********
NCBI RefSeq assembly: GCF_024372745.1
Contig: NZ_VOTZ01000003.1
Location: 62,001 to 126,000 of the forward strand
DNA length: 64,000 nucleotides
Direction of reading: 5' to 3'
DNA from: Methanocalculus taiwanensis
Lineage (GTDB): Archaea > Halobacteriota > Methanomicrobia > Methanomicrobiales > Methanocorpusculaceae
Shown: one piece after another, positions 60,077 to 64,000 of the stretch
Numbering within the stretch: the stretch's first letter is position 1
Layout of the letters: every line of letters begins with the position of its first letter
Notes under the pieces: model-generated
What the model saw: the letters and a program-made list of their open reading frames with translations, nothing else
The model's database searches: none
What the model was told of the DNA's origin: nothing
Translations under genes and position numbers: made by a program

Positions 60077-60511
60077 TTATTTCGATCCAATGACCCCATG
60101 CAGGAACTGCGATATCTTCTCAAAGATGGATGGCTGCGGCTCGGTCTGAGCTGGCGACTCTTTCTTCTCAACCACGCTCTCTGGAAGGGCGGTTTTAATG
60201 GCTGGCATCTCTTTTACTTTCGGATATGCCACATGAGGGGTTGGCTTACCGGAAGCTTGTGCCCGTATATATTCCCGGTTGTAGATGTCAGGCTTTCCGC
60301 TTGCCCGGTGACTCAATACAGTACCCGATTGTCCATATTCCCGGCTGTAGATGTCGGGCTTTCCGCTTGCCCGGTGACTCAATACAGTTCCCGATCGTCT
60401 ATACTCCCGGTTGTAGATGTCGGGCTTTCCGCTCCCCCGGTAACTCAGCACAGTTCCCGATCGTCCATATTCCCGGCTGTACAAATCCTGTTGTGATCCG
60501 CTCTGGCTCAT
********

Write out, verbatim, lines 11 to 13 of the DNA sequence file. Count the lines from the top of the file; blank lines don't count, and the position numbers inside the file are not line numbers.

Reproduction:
Notes under the pieces: model-generated
What the model saw: the letters and a program-made list of their open reading frames with translations, nothing else
The model's database searches: none